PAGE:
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Weyer v. Twentieth Century Fox Film Corp.

United States Court of Appeals for the Ninth Circuit

May 7, 1999, Argued and Submitted, Seattle, Washington ; January 3, 2000, Filed

No. 98-35215


 [*1107]  KLEINFELD, Circuit Judge:

This case concerns whether an employer and its insurance [**2]  administrator can offer a group disability insurance policy as a fringe benefit that gives more benefits for physical disabilities than for mental disabilities, without violating the Americans with Disabilities Act or related Washington statutes.

I. Facts

Helen Weyer worked for Twentieth Century Fox Film Corporation ("Fox") as an Administrative Coordinator. As one of its fringe benefits, Fox offered Weyer and the rest of its employees the chance to buy a favorable group long-term disability insurance policy administered by UNUM Life Insurance Company of America ("UNUM"). Weyer chose to buy the policy. Although she paid for the premiums herself, she paid a discounted group rate rather than a substantially higher individual policy rate. In addition, because Weyer enrolled in the group policy, she did not have to take the standard physical exam for individual policies.

Under the policy, individuals who were disabled because of mental illness, alcoholism, or drug abuse could only get benefits for twenty-four months. 1 Individuals with  [*1108]  physical disabilities were not subject to the same limitation and could get benefits until age 65.

 [**3]  In March 1994, Weyer became unable to work because of severe depression. She was totally disabled and has remained so during all times relevant to this lawsuit. Because of her disability, Weyer quit working at Fox and got benefits under the policy for two years. In March 1996, Weyer stopped getting benefits because her disability from depression, which was considered a mental illness, was subject to the twenty-four month limitation.

When Fox chose the UNUM policy, UNUM had another policy that did not contain the twenty-four month limit. The policy without the limit, however, was rare in the industry and more expensive because of the increased risk. Though the employees, not Fox, paid the premiums, Fox sought to avoid expensive plan features that would make the policy less desirable as a fringe benefit, by deterring healthy employees from buying the group policy.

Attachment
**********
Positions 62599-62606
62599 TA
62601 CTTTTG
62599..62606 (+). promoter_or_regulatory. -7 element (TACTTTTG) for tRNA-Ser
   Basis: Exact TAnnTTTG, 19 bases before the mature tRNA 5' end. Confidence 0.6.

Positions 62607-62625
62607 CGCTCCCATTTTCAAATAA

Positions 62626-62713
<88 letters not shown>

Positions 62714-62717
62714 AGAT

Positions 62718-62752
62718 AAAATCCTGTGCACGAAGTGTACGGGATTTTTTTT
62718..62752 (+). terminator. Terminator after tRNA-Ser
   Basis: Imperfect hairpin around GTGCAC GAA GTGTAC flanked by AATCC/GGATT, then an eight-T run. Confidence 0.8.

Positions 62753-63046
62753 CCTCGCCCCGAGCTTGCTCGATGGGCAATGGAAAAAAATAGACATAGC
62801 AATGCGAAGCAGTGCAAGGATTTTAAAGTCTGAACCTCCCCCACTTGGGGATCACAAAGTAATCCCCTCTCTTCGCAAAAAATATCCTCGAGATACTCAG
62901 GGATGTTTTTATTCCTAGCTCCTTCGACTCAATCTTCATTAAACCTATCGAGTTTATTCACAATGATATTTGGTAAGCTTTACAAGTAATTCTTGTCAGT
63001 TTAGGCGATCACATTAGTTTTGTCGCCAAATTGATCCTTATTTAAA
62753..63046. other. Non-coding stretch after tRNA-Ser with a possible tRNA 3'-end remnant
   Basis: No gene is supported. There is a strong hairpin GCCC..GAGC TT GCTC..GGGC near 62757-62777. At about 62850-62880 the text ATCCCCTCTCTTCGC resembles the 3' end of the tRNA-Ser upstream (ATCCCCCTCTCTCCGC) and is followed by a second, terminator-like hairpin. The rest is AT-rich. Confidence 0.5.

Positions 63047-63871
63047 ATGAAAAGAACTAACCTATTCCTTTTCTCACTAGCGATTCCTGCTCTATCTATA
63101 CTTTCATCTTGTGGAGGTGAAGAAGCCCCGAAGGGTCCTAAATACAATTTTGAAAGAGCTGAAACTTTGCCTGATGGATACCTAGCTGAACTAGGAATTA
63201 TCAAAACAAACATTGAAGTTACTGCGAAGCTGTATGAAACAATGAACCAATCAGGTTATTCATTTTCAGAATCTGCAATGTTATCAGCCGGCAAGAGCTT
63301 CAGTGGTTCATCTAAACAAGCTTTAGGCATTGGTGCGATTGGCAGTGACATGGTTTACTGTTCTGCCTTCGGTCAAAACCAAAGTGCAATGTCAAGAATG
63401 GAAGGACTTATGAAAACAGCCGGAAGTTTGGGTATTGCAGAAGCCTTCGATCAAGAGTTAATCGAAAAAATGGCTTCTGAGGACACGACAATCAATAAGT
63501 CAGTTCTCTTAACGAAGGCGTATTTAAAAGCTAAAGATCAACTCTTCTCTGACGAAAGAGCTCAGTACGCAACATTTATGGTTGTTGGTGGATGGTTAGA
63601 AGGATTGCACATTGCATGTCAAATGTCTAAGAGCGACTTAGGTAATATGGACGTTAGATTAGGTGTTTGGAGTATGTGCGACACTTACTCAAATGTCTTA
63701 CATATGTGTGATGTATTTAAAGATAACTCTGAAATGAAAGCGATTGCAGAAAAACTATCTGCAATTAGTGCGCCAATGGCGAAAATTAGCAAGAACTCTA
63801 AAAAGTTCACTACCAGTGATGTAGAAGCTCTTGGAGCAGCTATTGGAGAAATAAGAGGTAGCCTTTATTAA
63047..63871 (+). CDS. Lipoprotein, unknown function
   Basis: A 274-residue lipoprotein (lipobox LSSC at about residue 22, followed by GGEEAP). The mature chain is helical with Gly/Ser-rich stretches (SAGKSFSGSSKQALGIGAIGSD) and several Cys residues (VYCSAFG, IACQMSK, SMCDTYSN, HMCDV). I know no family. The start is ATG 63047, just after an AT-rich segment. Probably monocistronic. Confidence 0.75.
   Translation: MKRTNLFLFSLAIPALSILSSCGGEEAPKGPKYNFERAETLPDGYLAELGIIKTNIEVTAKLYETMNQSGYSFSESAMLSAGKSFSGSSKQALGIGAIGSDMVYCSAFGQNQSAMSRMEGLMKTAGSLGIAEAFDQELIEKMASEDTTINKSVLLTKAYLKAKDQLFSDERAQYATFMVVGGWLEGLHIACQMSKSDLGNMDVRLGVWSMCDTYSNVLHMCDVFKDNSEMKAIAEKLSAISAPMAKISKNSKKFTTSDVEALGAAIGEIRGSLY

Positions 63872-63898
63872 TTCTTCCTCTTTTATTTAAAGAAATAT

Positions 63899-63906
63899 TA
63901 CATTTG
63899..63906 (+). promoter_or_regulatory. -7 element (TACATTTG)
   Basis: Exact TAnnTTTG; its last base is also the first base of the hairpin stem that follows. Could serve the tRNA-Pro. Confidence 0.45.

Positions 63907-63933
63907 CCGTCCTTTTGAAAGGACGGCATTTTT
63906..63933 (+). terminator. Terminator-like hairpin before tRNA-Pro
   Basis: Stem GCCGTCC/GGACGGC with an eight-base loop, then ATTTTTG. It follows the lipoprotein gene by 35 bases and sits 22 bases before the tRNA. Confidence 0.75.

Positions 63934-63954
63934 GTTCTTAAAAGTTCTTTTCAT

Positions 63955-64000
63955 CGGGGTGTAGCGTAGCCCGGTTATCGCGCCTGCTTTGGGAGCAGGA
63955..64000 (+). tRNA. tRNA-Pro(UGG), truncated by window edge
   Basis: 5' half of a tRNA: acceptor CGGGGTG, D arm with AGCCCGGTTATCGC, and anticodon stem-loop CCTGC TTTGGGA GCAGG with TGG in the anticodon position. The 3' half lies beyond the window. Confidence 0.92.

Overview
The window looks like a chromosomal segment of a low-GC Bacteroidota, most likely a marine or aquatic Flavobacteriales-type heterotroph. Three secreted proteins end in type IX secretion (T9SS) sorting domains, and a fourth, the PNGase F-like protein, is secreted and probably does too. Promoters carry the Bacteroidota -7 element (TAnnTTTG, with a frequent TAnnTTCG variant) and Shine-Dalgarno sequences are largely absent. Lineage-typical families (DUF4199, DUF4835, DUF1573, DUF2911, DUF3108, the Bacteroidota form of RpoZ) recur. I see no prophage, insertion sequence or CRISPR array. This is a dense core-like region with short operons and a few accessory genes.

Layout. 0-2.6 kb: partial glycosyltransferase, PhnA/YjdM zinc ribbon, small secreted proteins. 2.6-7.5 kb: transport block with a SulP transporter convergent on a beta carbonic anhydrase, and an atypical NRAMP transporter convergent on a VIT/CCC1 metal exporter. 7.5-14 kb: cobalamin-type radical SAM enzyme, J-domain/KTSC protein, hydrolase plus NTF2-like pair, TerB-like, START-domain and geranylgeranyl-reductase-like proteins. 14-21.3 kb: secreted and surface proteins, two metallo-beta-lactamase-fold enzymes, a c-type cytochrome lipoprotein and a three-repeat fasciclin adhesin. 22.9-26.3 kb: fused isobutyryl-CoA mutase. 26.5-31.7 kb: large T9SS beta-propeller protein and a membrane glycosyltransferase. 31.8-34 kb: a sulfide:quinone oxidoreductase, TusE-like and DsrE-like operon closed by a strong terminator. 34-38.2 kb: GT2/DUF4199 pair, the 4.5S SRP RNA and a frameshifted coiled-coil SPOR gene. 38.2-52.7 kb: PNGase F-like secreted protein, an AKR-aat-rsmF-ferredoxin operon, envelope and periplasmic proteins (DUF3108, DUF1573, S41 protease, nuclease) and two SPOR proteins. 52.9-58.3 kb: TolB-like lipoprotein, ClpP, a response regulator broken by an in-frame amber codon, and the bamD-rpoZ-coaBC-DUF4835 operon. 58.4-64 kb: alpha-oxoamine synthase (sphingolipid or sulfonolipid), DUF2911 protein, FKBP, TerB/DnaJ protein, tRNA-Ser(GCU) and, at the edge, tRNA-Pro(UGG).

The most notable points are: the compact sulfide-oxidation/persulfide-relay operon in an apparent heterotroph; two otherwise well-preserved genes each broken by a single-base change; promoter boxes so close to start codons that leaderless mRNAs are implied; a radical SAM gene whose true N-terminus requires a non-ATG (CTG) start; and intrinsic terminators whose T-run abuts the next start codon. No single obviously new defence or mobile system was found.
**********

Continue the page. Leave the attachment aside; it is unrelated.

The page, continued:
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198 F.3d 1104 *; 2000 U.S. App. LEXIS 11 **; 2000 Cal. Daily Op. Service 63; 2000 Daily Journal DAR 95; 24 Employee Benefits Cas. (BNA) 1393; 10 Am. Disabilities Cas. (BNA) 65

HELEN WEYER, WILLIAM WEYER, and the marital community composed thereof, Plaintiffs-Appellants, v. TWENTIETH CENTURY FOX FILM CORPORATION, a Delaware corporation doing business in Washington, UNUM LIFE INSURANCE COMPANY OF AMERICA, a Nevada corporation doing business in Washington, Defendants-Appellees.

Prior History:  [**1]  Appeal from the United States District Court for the Western District of Washington. D.C. No. CV-96-01661-WLD. William L. Dwyer, District Judge, Presiding.

Disposition: AFFIRMED.


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Civil Procedure, Appeals, Standards of Review, De Novo Review, Summary Judgment Review, General Overview, Standards of Review, Summary Judgment, Entitlement as Matter of Law, Labor & Employment Law, Disability Discrimination, Employment Practices, Business & Corporate Compliance, Labor & Employment Law, Discrimination, Accommodation, Scope & Definitions, Qualified Individuals With Disabilities, Evidence, Burdens of Proof, Employee Burdens of Proof, Insurance Law, Types of Insurance, Disability Insurance, Civil Rights Law, Protection of Disabled Persons, Americans With Disabilities Act, Scope, Covered Entities, Sales of Goods, Title, Creditors & Good Faith Purchasers, Protection of Rights, Contracts Law, Personal Property, Personalty Leases, Accommodations, Types of Contracts, Lease Agreements, Public Accommodations, Industry Practices, Federal Regulations, Americans With Disabilities Act, Benefit Requirements, Insurability, Pensions & Benefits Law, Equal Protection, Disability Discrimination, Claim, Contract & Practice Issues, Group Policies, Coverage Exclusions, Unfair Business Practices, Discrimination, Defenses, Federal & State Interrelationships, Policy Cancellation, Denial & Nonrenewal, Public Facilities, Disability Benefits, Types of Disabilities